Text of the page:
The break eventually arrives mid-morning. I make a point of using it to escape into my imaginary “safe place” where I can relax, and for these fifteen minutes nobody can disturb me.
I look into the hot, steaming, comforting liquid and take my first relaxing sip of this wonderful beverage. I focus on the swirling liquid as I straighten the cup and let my mind start to wander. The humble, soggy tea-bag sitting there on the drip collector makes me start wondering where the tea has come from to reach me here. It has come out of a box of 160, all exactly alike, so it has obviously been manufactured according to a 21st century fully streamlined process with an optimised supply chain. No doubt some clever person has arranged that the magic leaves have been grown to perfection and are preserved and shipped in a just-in-time plan that maximises efficiency and minimises costs and stock levels.
I think back to my childhood to before teabags were the norm and we used leaf tea. The tea was good then too, and the relaxation it gave started the habit of a lifetime. My mind moves further back in time to seeing the Cutty Sark at Greenwich to the time in which this sleek sailing ship would take six weeks to sail the tea back from China in the race to reach the dockside in London. Tea was a valuable commodity which ripened once a year in exotic places so there would be months in which England was short of it or even without it. So when it was ready in those places the ships would race for England because the one that arrived second would not get a good price once this dip in availability had been put right.
Reflecting on this, I realise that the humble tea-leaf had a great effect on sailing ship technology reaching its peak in the late 19th century until coal-fired ships displaced the sailing ship and supplies became more reliable. I think of the early 20th century films of people up the mast furling and unfurling sails on the way around Cape Horn, realising that if one of them fell off into the water and survived, the ship could not stop to pick them up. So people risked their lives for tea. I pause to wonder what Health & Safety might have to say about such working conditions nowadays.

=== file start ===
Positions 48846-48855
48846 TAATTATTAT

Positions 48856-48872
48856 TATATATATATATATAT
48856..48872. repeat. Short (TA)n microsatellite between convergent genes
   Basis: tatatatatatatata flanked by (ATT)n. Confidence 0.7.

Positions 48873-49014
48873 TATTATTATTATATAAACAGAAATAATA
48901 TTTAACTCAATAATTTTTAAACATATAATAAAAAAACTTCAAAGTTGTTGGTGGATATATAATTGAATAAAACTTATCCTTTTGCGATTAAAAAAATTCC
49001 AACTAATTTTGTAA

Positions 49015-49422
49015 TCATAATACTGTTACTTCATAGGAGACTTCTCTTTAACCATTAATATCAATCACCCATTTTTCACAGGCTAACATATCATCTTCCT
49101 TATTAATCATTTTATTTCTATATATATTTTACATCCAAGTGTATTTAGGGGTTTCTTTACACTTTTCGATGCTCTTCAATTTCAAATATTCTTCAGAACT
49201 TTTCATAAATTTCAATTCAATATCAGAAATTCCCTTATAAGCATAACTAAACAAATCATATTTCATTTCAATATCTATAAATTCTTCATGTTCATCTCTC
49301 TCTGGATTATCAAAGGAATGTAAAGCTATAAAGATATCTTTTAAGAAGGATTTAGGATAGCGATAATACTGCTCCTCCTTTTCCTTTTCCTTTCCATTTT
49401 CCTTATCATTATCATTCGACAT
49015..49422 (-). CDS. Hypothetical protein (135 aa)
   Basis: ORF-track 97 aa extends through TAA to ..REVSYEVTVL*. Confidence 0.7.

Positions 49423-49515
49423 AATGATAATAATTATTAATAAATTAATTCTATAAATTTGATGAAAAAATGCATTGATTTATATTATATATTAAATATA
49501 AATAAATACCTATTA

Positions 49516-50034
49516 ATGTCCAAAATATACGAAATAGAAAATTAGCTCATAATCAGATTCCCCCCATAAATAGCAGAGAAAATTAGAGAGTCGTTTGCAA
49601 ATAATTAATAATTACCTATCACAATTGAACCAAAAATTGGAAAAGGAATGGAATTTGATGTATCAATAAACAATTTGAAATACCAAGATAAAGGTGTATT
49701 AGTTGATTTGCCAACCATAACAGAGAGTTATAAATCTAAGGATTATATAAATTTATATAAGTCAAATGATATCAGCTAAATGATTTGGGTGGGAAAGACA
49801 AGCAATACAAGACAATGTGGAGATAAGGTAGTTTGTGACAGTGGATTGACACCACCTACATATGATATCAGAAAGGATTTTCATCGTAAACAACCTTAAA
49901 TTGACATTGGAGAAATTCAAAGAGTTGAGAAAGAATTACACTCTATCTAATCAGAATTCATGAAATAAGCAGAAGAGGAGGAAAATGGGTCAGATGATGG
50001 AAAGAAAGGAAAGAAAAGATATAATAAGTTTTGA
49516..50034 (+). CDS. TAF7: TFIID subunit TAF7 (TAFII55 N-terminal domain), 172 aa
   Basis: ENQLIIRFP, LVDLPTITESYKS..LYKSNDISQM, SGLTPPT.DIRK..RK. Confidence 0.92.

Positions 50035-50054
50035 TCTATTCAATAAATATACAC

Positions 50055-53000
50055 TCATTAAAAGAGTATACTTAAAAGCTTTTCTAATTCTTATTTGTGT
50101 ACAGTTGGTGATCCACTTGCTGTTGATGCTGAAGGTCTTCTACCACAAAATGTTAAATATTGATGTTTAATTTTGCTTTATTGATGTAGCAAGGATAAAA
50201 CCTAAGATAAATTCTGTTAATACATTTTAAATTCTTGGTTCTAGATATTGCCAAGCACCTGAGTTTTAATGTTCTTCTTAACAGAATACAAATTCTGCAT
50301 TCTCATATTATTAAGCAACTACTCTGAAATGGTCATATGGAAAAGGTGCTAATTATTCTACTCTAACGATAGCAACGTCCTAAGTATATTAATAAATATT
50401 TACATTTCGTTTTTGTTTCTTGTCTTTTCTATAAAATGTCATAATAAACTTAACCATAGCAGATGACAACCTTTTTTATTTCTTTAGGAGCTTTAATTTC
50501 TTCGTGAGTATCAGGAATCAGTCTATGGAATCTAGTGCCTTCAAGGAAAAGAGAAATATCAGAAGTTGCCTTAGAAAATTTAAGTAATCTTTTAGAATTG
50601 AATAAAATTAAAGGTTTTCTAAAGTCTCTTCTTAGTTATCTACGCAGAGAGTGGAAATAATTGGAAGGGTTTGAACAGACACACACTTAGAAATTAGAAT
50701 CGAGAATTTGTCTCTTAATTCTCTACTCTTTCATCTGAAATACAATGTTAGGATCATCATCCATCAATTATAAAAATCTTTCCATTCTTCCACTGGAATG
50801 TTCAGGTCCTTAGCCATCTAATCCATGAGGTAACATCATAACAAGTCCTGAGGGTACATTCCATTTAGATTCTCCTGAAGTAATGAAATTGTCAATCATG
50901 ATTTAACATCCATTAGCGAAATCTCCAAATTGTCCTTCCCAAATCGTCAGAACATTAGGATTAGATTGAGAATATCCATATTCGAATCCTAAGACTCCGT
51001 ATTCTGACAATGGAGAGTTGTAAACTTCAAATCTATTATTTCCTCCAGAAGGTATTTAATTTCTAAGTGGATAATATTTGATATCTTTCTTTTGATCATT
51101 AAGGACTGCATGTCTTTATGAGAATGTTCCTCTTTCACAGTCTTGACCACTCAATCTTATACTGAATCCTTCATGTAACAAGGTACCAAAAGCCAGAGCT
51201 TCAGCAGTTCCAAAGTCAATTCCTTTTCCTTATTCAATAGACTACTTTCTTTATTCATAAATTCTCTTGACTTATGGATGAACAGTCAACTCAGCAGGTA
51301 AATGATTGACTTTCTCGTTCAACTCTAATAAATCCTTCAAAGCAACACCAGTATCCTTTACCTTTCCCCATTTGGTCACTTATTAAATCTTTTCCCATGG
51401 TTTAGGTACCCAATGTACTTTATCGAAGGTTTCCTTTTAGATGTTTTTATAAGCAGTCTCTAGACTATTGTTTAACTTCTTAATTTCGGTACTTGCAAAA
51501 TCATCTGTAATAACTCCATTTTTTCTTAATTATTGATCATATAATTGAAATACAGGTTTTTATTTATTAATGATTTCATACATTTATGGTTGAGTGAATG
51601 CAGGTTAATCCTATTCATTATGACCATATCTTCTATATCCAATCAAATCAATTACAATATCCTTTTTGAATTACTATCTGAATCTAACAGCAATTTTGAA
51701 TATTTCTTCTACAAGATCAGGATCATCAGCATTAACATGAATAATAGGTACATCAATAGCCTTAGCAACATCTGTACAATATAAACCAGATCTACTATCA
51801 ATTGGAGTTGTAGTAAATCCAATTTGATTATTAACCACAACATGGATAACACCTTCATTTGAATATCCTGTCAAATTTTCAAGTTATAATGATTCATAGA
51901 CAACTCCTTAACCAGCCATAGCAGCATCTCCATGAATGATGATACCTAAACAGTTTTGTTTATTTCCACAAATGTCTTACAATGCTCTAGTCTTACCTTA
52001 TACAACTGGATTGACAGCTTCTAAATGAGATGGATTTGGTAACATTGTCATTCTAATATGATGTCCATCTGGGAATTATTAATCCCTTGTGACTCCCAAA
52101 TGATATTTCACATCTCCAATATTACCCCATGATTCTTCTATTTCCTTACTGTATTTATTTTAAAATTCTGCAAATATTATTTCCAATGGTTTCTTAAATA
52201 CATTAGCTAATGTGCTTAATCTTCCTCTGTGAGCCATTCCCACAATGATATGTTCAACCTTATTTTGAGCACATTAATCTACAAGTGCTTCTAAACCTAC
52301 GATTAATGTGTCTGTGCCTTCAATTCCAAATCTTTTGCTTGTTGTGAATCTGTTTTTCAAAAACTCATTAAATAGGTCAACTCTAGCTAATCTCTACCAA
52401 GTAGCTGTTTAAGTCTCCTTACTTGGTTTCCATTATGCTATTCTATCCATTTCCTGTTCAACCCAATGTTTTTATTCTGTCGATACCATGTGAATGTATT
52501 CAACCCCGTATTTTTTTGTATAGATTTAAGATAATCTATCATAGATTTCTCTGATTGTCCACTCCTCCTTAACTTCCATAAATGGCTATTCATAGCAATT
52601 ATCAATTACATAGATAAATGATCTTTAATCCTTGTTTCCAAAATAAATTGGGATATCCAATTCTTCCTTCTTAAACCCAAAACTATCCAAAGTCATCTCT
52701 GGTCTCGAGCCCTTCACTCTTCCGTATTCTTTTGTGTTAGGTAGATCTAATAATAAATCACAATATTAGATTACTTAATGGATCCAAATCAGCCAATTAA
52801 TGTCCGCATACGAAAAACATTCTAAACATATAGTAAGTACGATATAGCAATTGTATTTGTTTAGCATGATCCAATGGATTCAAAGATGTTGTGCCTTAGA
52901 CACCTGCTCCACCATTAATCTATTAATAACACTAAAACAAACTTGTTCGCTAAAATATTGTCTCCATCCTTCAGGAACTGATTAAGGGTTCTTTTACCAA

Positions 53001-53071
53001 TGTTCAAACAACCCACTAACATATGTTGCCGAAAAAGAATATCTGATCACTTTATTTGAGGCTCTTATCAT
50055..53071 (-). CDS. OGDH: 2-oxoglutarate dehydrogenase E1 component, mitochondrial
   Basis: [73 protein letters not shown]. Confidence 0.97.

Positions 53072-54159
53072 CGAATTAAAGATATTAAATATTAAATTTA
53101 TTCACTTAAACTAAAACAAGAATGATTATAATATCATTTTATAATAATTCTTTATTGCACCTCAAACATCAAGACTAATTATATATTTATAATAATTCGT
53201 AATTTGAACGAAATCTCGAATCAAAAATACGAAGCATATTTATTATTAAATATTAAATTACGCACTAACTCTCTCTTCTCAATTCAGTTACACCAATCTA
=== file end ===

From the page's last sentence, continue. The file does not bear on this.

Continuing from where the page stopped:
I remember the tea chests holding that leaf tea, and remember how they were the staple of removals and how I would cut my fingers on their jagged edges and learned to take greater care when moving them and loading them on to the van. All that is probably gone now – it will be all those large plastic containers you see outside hardware shops.
I come back to thinking about the smokiness of the flavour of China tea and how I heard once that the tea would be smoked to preserve it. No way to know if this is true but the thought allows me to free-wheel to all those exotic sounding names and places. Darejeeling, Assam, Kenya; I start travelling in my mind to those places and the unique flavours of these teas. And equally exotic those strange names like Gunpowder Green, Orange Pekoe and Lapsang Souchong. No doubt there is history behind these – maybe one day I will come across it.
Those names remind me of the tea jars all with their labels in tea shops with their carefully crafted ambience taking you straight back to upper-middle-class Edwardian England. Crafted right down to the uniforms of the waitresses that clearly come from “downstairs”, and the silver teapots for customers who will be from “upstairs” or at least lured into believing so.
My mind moves on to nearer home and more recent times to
That takes me to wondering where we will be going this year and the organisation it is going to take to get there. Which brings me back to the hectic nature of the life from which I have taken out fifteen minutes to escape into my “safe place”.
I look at my watch. Ten minutes gone. Time for another cup and then I can face the world again, refreshed.